How to Bi-wire speakers with an Onkyo SR-500

Discussion in 'Speakers' started by Scott McC.@home, Jul 6, 2003.

  1. Scott McC.@home

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    Hello, my current setup is a pair of Paradigm Mini Monitors, driven by an Onkyo SR-500. I plan on stepping up to the studio line bit by bit, and I figured that the best way to start is to buy a center channel. Unfortunately, the Studio-CC is configured for bi-wiring (4 inputs), and I have no idea how to rig it up to my reciever. BTW, if this should be in the n00b forum, my apologies, but I assumed bi-wiring to be fairly advanced, and came here.
     
  2. Chu Gai

    Chu Gai Lead Actor

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    well the first thing is to remove the connection between the terminals on the speaker. Then you're going to hook up two sets of wires to each terminal on your receiver or amp. paying attention to plusses and minuses, you're going to run the two sets of wires to the terminals on the speaker. plus to plus, minus to minus. make sense?
    btw, you don't have to biwire them.
     
  3. Scott McC.@home

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    why would you not have to bi-wire them? which set of inputs would you use then?
     
  4. Chu Gai

    Chu Gai Lead Actor

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    shouldn't matter since the strap or whatever Paradigm uses is connecting both sets of terminals.
    biwiring is somewhat of a debateable subject to say the least. so now you're going to ask, why do they put them on if it is debateable that it does anything? answer: it's cheap to do and doesn't alienate those who want to biwire or passively biamp. it's a business decision.
     
  5. John Garcia

    John Garcia Executive Producer

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    IMO, running Studios off an SR-500 is asking for blown tweeters.

    As Chu said, there is a jumper on the speaker already, you only need to connect one set of wires. I will say that I could definitely hear a difference when I bi-wired my Mordaunt Short 902s, so I have to say it is beneficial, however if you are running both sets of drivers from a single amplifier channel, you are not gaining as much as if you had a dedicated channel for the mids and highs. You will likely see the same amount of improvement by simply swapping out the jumper that comes with the speaker to a short run of the speaker wire you are using.
     
  6. Chu Gai

    Chu Gai Lead Actor

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    Hey John, every try that little experiment on biwiring I posted sometime back?
     
  7. John Garcia

    John Garcia Executive Producer

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    No, I may have missed that, could you tell me again?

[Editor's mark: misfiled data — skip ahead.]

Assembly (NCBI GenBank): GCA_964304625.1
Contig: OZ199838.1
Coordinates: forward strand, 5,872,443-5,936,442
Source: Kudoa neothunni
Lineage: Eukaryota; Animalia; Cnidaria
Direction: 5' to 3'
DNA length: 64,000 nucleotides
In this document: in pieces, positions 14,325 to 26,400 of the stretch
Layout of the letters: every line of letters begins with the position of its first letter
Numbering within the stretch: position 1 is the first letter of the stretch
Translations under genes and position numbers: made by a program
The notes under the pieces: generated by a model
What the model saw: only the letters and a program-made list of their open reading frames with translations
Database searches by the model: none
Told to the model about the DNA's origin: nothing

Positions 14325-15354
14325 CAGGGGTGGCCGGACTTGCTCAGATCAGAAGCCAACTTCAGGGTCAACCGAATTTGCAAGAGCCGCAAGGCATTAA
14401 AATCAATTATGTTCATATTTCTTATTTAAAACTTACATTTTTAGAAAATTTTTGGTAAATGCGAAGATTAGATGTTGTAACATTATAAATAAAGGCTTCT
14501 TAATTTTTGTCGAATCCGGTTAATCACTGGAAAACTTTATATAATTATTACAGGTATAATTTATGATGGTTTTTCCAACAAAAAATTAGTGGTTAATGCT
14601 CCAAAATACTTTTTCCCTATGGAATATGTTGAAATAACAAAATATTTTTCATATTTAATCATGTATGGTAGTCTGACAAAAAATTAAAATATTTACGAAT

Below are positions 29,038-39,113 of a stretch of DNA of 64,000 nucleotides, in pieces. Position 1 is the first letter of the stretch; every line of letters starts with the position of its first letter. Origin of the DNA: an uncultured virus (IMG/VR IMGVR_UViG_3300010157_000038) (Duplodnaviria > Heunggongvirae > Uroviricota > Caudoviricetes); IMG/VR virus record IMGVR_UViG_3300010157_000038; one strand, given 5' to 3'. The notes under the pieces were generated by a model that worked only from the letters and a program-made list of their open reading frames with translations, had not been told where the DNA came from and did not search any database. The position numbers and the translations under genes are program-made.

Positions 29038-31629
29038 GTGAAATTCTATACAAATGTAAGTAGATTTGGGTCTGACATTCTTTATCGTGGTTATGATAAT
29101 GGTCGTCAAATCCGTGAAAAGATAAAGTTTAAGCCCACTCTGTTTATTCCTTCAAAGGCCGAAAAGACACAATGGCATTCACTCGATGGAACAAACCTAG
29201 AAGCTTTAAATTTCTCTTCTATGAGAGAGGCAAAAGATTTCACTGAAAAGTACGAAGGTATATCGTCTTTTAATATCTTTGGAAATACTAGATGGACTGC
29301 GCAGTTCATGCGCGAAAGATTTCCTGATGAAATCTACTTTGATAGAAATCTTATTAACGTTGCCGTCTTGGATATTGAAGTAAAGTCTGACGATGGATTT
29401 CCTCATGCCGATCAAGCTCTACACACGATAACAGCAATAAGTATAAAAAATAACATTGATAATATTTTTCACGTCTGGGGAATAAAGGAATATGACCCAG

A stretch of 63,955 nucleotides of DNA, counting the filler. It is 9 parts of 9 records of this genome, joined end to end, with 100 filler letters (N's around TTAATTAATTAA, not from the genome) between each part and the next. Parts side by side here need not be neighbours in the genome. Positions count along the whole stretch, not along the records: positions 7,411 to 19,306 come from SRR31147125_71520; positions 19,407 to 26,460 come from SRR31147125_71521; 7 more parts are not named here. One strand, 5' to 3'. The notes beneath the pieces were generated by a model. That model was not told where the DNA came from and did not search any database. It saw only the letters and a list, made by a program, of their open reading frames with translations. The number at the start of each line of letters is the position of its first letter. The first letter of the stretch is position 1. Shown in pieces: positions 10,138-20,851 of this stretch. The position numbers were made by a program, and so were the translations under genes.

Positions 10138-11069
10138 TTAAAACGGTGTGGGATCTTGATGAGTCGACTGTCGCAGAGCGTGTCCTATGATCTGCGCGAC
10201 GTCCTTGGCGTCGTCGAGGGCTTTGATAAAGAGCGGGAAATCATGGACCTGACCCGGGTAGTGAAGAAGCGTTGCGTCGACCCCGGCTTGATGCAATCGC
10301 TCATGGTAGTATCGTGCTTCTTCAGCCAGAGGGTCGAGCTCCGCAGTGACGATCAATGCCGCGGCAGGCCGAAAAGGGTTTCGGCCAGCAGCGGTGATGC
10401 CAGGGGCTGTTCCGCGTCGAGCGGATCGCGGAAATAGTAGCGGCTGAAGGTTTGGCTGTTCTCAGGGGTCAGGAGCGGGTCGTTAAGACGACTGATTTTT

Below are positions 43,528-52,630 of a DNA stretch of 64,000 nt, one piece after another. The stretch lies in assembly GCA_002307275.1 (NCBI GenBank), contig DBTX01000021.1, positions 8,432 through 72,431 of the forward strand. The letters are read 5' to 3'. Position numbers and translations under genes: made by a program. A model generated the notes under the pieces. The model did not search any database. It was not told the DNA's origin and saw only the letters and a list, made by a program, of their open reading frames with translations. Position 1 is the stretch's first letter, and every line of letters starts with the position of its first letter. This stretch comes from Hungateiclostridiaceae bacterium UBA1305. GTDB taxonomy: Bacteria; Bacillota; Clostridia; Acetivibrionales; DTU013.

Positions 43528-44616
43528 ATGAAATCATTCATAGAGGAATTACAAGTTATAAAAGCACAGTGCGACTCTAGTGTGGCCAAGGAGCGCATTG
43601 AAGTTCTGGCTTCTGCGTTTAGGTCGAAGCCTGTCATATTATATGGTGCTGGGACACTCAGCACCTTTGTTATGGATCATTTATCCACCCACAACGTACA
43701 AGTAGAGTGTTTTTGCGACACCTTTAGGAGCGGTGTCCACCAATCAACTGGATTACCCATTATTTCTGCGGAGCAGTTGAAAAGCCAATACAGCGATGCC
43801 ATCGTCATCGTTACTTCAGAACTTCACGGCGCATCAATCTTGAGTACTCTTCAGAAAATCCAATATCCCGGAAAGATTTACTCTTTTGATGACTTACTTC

8. Chu Gai

    Chu Gai Lead Actor

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    Bottom of this link.
     
  9. ChrisAG

    ChrisAG Supporting Actor

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  10. John Garcia

    John Garcia Executive Producer

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    Well, you seemed very pleased with the 902s with the 6200, so I thought I'd check them out, and I am very happy with them in my 2ch system. The scary thing is, I was thinking about moving to 906s for mains and a 905C center and 902 or 912 rears in my HT.

    I sold the 6200, and I've been running in my 8300 for the past 2 weeks. [​IMG]

    No, no Ford Probe...

    No Chu, I still haven't tried the experiment.
     
  11. ChrisAG

    ChrisAG Supporting Actor

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    The 906s are great, but they like a lot of power to sound their best. The 6200 drives them okay, but at the dealer's 2-ch. demo room they were being driven by separates, probably Anthem, and produced astounding bass. Me and the other customer there thought a subwoofer was being used - there wasn't.

    I have an Adire Rava to help out for HT (with the Mordaunt-Shorts set to Small), but just the 906s for 2-ch. (Source Direct).
     
  12. John Garcia

    John Garcia Executive Producer

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    Hehe, so we do have a difference or two...I have an HSU VTF-2.

    I picked up the 8300 which is the first Marantz I've heard without the audio delay! (9300 also). I also moved, and the 6200 was not meeting my needs in my new, larger room, and the 7300 was not enough of an improvement, so I went for the greater power of the 8300.
     

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